many consumer products. It is a catalyst for the ethylene-destroying
reaction; no TiO2 is consumed.
TiO2-based ethylene removers
have since flown to space inside a pair of plant growth chambers:
ASTROCULTURE™ on board NASA's space shuttle and ADVANCED ASTROCULTURE™
on the International Space Station (ISS). The devices were built
by WCSAR - a NASA Commercial Space Centre at the University of Wisconsin.
WCSAR is one of 17 such centres around the country sponsored by
NASA's Space Product Development program to encourage the commercialisation
of space by industry.
The technology worked so well that the
University of Wisconsin collaborators joined forces with KES Science
and Technology, Inc., to develop an ethylene scrubber for Earth. The
device, called Bio-KES, works wonders in supermarkets where
ethylene in the air of produce aisles reduces the shelf life of vegetables.
Bio-KES was nominated as Discover Magazine's Product of the
Year in 1998, and it's since been shipped across the globe for use
by grocers and florists.
A top-down view of the ADVANCED
ASTROCULTURE™ plant growth chamber on the ISS, where
reddish light illuminates the leafy heads of Arabidopsis
Moreover, Bio-KES is the parent
of AiroCide TiO2.
"It was a serendipitous discovery,"
recalls Hayman. Tests showed that Bio-KES not only removed
ethylene, but also killed airborne dust mites. Marc Anderson quickly
realised why: When ultraviolet (UV) photons strike something coated
by TiO2 - like the tubes inside Bio-KES - positive
and negative charges appear on its surface. Those charges tear apart
nearby water molecules. The OH- ion, a by-product of
the reaction, disrupts organic molecules. It's deadly to dust mites,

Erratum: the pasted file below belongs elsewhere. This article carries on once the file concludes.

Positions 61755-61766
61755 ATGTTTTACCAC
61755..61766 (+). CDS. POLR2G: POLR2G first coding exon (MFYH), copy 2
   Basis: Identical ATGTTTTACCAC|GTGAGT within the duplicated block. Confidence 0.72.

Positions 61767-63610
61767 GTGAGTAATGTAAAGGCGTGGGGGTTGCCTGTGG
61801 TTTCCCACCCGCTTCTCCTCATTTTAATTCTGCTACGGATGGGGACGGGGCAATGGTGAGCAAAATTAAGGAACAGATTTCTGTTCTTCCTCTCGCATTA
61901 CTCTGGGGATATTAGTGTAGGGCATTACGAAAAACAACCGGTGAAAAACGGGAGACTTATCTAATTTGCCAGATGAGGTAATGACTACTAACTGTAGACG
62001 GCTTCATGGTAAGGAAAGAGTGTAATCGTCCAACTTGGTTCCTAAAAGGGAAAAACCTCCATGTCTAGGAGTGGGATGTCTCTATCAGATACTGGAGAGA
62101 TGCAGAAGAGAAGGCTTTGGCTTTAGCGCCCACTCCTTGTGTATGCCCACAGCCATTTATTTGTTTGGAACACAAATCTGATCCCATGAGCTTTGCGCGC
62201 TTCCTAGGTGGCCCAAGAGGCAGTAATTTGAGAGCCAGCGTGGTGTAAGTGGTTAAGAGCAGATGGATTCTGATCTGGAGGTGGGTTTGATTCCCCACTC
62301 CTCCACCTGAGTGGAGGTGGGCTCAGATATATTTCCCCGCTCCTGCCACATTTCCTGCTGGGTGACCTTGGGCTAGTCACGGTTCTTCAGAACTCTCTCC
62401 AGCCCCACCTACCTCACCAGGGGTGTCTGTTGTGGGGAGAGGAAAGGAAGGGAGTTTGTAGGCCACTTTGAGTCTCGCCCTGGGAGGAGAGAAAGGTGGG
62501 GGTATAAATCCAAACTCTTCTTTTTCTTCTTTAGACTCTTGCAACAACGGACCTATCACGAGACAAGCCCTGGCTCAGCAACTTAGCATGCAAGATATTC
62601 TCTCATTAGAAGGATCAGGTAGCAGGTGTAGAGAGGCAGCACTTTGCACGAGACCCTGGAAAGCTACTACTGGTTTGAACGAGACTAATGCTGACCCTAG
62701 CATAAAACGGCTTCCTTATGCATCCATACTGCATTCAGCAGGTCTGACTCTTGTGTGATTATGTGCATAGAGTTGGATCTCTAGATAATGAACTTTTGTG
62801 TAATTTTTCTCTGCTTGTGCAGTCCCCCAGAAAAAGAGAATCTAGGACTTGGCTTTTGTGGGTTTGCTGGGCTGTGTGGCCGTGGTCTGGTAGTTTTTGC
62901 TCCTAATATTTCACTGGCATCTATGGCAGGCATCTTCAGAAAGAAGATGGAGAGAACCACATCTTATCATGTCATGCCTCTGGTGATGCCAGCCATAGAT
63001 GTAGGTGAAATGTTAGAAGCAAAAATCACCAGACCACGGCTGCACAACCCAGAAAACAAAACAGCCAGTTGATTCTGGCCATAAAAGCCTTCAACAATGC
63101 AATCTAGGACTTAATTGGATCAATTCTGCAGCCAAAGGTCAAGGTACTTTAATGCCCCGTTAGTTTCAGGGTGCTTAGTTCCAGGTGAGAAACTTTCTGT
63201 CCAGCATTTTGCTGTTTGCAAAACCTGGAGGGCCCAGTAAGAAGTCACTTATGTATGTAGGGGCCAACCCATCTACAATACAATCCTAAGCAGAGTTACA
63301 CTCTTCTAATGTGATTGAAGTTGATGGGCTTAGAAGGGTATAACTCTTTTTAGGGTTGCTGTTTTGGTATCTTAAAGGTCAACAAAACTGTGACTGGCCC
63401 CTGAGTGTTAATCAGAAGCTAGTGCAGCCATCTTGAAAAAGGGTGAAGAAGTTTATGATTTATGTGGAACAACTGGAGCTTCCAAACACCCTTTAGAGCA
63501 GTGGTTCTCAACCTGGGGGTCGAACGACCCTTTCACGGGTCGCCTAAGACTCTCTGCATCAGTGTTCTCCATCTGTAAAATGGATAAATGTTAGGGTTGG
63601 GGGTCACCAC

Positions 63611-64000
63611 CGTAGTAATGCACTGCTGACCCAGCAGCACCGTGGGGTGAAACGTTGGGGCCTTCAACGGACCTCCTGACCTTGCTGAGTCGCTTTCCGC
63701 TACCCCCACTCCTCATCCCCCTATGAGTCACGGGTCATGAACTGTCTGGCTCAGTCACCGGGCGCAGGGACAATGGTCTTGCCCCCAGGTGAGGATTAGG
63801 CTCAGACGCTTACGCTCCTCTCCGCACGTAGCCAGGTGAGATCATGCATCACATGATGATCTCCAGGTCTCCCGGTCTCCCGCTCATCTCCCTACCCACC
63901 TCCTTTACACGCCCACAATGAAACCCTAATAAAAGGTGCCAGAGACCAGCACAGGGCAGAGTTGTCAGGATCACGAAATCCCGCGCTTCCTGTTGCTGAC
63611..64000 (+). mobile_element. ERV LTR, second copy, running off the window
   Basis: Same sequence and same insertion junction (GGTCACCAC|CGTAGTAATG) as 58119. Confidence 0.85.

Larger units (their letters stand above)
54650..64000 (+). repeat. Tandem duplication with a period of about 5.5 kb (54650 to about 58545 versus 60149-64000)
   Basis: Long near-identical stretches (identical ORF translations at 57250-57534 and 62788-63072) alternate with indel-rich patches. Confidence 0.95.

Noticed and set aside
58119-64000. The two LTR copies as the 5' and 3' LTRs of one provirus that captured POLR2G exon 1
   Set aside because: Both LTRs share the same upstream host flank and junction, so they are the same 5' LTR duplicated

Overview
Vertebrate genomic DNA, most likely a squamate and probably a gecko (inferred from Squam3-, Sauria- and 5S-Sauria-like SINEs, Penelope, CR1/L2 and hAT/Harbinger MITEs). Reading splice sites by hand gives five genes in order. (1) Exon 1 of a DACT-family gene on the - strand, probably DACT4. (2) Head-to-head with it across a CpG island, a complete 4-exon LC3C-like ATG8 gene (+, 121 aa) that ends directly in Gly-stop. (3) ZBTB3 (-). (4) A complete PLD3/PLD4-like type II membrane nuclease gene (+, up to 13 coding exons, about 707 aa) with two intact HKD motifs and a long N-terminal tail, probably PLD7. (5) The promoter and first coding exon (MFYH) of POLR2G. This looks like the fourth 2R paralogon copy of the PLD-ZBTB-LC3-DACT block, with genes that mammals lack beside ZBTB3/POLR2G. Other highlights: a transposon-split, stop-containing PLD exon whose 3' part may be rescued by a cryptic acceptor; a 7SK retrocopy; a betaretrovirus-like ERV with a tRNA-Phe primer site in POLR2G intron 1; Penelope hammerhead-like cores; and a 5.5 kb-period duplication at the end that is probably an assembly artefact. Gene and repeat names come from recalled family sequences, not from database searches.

Anthrax and many other pathogens.
Technicians modified Bio-KES
- adding higher-power UV lamps, for example, to give it "an extra
kick," says Hayman - and AiroCide TiO2 was born.
Dean Tompkins, a colleague of Anderson's
at the University of Wisconsin, is in charge of testing AiroCide
TiO2. "We don't use real Anthrax," he notes. "That
would be too dangerous. Instead, we experiment with one of its non-virulent
cousins: Bacillus thurengiensis." During a typical experiment,
Tompkins propels a cloud of approximately 1000 spores through the
AiroCide chamber. Only 100 or so emerge intact.
In a laboratory
at the University of Wisconsin, a plexiglass chamber (left)
containing airborne spores covers the entrance to an AiroCide
TiO2 unit. Few microbes survive a journey through
the machine. The exit port (right) reveals glowing UVC lamps
Spores that enter AiroCide TiO2
spend at least 5 to 10 seconds in transit through the device. "That's
important," adds Hayman, "because pathogens that remain inside longer
are more likely to die." To slow the spores, TiO2-coated
tubes within the unit are randomly arranged - there's no direct
path through the machine. When air moves across the jumbled tubes,
the flow becomes turbulent - forcing spores to linger where they
can be attacked by OH- and illuminated by germ-killing
Such powerful tools against bio-terror
indeed seem a far cry from star-trekking greenhouses, but that's
how many discoveries are made: You never know what new invention
might emerge - like AiroCide TiO2 - or what
might be annihilated in the process - like Anthrax!